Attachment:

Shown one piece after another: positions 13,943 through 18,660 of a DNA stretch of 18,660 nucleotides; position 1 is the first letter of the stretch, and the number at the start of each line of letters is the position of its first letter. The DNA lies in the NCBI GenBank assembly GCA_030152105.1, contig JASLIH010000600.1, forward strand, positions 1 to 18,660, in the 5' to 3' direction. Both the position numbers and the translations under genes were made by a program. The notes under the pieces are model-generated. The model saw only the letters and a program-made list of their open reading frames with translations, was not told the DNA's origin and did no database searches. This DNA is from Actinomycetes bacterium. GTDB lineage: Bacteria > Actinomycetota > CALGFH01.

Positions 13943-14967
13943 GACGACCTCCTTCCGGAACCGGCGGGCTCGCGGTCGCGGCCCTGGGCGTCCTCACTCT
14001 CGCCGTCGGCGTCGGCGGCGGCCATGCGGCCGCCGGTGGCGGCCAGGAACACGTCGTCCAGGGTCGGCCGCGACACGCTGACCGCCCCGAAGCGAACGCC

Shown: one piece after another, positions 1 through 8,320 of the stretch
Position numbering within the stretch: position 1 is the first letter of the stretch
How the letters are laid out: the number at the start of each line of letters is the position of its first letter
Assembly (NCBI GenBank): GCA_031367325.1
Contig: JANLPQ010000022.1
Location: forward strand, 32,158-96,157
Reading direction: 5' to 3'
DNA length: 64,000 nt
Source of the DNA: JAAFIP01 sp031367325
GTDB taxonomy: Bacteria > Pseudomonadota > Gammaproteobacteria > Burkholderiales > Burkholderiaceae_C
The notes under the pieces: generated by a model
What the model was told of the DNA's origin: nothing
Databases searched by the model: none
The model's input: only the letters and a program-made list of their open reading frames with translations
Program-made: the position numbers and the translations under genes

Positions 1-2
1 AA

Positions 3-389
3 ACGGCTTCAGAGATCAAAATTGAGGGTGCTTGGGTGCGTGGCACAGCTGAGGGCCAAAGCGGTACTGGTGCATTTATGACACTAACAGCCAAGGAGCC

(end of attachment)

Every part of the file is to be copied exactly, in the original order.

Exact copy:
Shown one piece after another: positions 13,943 through 18,660 of a DNA stretch of 18,660 nucleotides; position 1 is the first letter of the stretch, and the number at the start of each line of letters is the position of its first letter. The DNA lies in the NCBI GenBank assembly GCA_030152105.1, contig JASLIH010000600.1, forward strand, positions 1 to 18,660, in the 5' to 3' direction. Both the position numbers and the translations under genes were made by a program. The notes under the pieces are model-generated. The model saw only the letters and a program-made list of their open reading frames with translations, was not told the DNA's origin and did no database searches. This DNA is from Actinomycetes bacterium. GTDB lineage: Bacteria > Actinomycetota > CALGFH01.

Positions 13943-14967
13943 GACGACCTCCTTCCGGAACCGGCGGGCTCGCGGTCGCGGCCCTGGGCGTCCTCACTCT
14001 CGCCGTCGGCGTCGGCGGCGGCCATGCGGCCGCCGGTGGCGGCCAGGAACACGTCGTCCAGGGTCGGCCGCGACACGCTGACCGCCCCGAAGCGAACGCC

Shown: one piece after another, positions 1 through 8,320 of the stretch
Position numbering within the stretch: position 1 is the first letter of the stretch
How the letters are laid out: the number at the start of each line of letters is the position of its first letter
Assembly (NCBI GenBank): GCA_031367325.1
Contig: JANLPQ010000022.1
Location: forward strand, 32,158-96,157
Reading direction: 5' to 3'
DNA length: 64,000 nt
Source of the DNA: JAAFIP01 sp031367325
GTDB taxonomy: Bacteria > Pseudomonadota > Gammaproteobacteria > Burkholderiales > Burkholderiaceae_C
The notes under the pieces: generated by a model
What the model was told of the DNA's origin: nothing
Databases searched by the model: none
The model's input: only the letters and a program-made list of their open reading frames with translations
Program-made: the position numbers and the translations under genes

Positions 1-2
1 AA

Positions 3-389
3 ACGGCTTCAGAGATCAAAATTGAGGGTGCTTGGGTGCGTGGCACAGCTGAGGGCCAAAGCGGTACTGGTGCATTTATGACACTAACAGCCAAGGAGCC